Congressman Randy Forbes | Capitol Monitor
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June 11, 2010 Twitter Facebook YouTube Digg RSS
Traveling Days

During this time of year, when families are traveling and students are studying abroad, my office regularly receives calls to help constituents who are traveling abroad. Often, this involves assisting individuals with obtaining a passport. But we also get calls from those who are out of the country and suddenly find themselves in a difficult situation. The U.S. Department of State cautions us to take the following ten steps when traveling outside the United States:  

1. Make sure you have a signed, valid passport and visas, if required. Before you go, fill in the emergency information page of your passport. Some countries require that your passport be valid at least 6 months beyond the dates of your trip. Check expiration dates on your passport months before your trip, and remember that children – even infants – do require a passport, and that their passports expire more frequently than adult passports. Check with the nearest embassy or consulate of the countries you plan to visit to find out their entry and visa requirements.

2. Read the Consular Information Sheets and Travel Warnings available on the State Department’s Travel website for the countries you plan to visit.  Consular Information Sheets include information like the location of the U.S. embassy or consulate, unusual immigration practices, health conditions, minor political disturbances, unusual currency and entry regulations, crime and security information, and drug penalties.  Travel Warnings are issued when the State Department recommends that Americans avoid travel to a certain country.

3. Familiarize yourself with local laws and customs of the countries to which you are traveling. According to the U.S. State Department, more than 2,500 American citizens are arrested abroad each year. Remember, your rights as an American do not translate to foreign countries, and the U.S. Constitution will not protect you in a foreign country. While in a foreign country, you are subject to its laws. The State Department’s Country Specific webpage provides more information specific to each country.

4. Make copies of your passport identification page and your itinerary. This will facilitate replacement if your passport is lost or stolen. Leave one copy at home with friends or relatives and carry the other with you in a separate place from your passport. Leave a copy of your itinerary with family or friends at home so that you can be contacted in case of an emergency. You may also want to keep a copy of your birth certificate with you to facilitate quicker passport replacement.

5.  Check your overseas medical insurance coverage. Ask your medical insurance company if your policy applies overseas, and if it covers emergency expenses such as medical evacuation. If it does not, consider supplemental insurance.

6. Do not leave your luggage unattended in public areas. Do not accept packages from strangers.

7. Prior to your departure, register with the nearest U.S. embassy or consulate through the State Department’s travel registration website. Registration will make your presence and whereabouts known in case it is necessary to contact you in an emergency. In accordance with the Privacy Act, information on your welfare and whereabouts may not be released without your express authorization.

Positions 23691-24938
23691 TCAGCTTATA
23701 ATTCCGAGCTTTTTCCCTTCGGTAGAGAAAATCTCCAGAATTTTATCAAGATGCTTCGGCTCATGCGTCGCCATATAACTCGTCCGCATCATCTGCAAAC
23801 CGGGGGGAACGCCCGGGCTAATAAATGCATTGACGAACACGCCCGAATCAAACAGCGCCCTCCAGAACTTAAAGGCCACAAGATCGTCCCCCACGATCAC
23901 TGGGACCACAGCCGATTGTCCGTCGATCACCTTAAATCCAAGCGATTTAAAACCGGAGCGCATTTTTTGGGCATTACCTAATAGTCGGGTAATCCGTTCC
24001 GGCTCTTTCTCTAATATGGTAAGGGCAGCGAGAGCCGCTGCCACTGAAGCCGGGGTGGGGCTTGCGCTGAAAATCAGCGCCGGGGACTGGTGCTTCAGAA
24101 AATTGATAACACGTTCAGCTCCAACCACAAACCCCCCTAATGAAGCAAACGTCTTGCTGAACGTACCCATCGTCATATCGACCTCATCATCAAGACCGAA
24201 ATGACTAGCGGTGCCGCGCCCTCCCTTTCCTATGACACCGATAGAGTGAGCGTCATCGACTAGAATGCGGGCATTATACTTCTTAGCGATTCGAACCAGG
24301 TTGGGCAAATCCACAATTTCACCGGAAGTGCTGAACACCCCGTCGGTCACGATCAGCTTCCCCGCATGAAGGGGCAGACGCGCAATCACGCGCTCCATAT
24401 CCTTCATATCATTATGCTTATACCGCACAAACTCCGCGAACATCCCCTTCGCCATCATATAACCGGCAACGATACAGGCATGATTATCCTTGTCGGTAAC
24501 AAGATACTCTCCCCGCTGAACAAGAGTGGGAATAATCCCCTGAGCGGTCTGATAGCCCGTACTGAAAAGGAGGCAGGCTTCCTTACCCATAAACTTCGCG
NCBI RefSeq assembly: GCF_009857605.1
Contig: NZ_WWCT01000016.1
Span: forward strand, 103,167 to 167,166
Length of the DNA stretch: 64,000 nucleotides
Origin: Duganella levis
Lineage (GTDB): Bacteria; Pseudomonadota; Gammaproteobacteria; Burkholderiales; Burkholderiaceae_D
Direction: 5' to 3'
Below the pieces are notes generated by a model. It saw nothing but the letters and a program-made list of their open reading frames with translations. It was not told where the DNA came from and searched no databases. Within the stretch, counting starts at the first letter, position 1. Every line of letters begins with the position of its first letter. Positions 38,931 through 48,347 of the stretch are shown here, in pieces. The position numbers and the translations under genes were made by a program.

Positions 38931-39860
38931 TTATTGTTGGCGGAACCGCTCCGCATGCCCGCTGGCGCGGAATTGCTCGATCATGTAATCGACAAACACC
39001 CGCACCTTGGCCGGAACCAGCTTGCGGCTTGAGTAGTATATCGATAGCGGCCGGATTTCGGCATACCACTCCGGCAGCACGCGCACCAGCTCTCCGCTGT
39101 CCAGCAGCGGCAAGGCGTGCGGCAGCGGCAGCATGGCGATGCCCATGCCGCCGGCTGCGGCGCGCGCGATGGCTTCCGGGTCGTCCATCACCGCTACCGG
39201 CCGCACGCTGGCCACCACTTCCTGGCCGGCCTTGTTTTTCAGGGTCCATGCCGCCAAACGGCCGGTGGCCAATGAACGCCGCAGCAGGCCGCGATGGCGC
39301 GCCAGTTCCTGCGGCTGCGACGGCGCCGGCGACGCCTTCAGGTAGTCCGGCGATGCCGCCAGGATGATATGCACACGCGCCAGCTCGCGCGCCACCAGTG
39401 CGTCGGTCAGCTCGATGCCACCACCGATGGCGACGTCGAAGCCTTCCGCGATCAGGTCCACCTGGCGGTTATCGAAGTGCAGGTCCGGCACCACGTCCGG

8. To avoid being a target of crime, try not to wear conspicuous clothing and expensive jewelry and do not carry excessive amounts of money or unnecessary credit cards.

9. In order to avoid violating local laws, deal only with authorized agents when you exchange money or purchase art or antiques.

10. Know important contact information. Travel with a listing of phone numbers and email addresses for the local U.S. embassy or consulate.  If you are a victim of a crime, experience a medical emergency or death, are arrested for a crime, contact the embassy or consulate as soon as possible.   

For more information on traveling abroad, please visit

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Arlington Cemetery Mismanagement
Congressman Forbes made the following statement in response to reports of burial mismanagement at Arlington National Cemetery:

“Families do not love their fathers, sons, or daughters any less when they are deceased and families trust that their loved ones will be provided the utmost respect and honored treatment. To learn that men and women who have selflessly and faithfully served our country may not have received this respectful treatment is appalling. It is especially unacceptable when it occurs on our nation’s most hallowed ground. I trust that Secretary McHugh will swiftly correct this act of mismanagement, bringing the full capability of the Army to bear with discretion, reverence and respect for the families of the heroes buried at Arlington Cemetery.”  

"An Assault Cloaked in Peace"
Read Congressman Forbes' extension of remarks made this week in the Congressional Record on Israel's blockade of the Gaza strip. 
Follow this link to read more. 
Congressman Forbes on Fox News
Watch Congressman Forbes' interview with Neil Cavuto on Fox News this week. 
Follow this link to watch. 
Working for Economic Freedom 
Congressman Forbes has supported a bill that would create real solutions to America’s fiscal crisis, and would repeal remaining stimulus funds and terminate the TARP program.
Follow this link to find out more. 
Other News
Jun 4, 2010
Forbes to Participate in Kick-Off Ceremony for Honor and Remember Across America Tour 
Jun 2, 2010
Forbes: Bolstering Our Cyberdefense  
May 28, 2010
Forbes in Rolling Thunder Ride for Freedom 
  Congressman Forbes hears stories from the Juvenile Diabetes Research Foundation. 
  Congressman Forbes meets with the Virginia Agribusiness Council.
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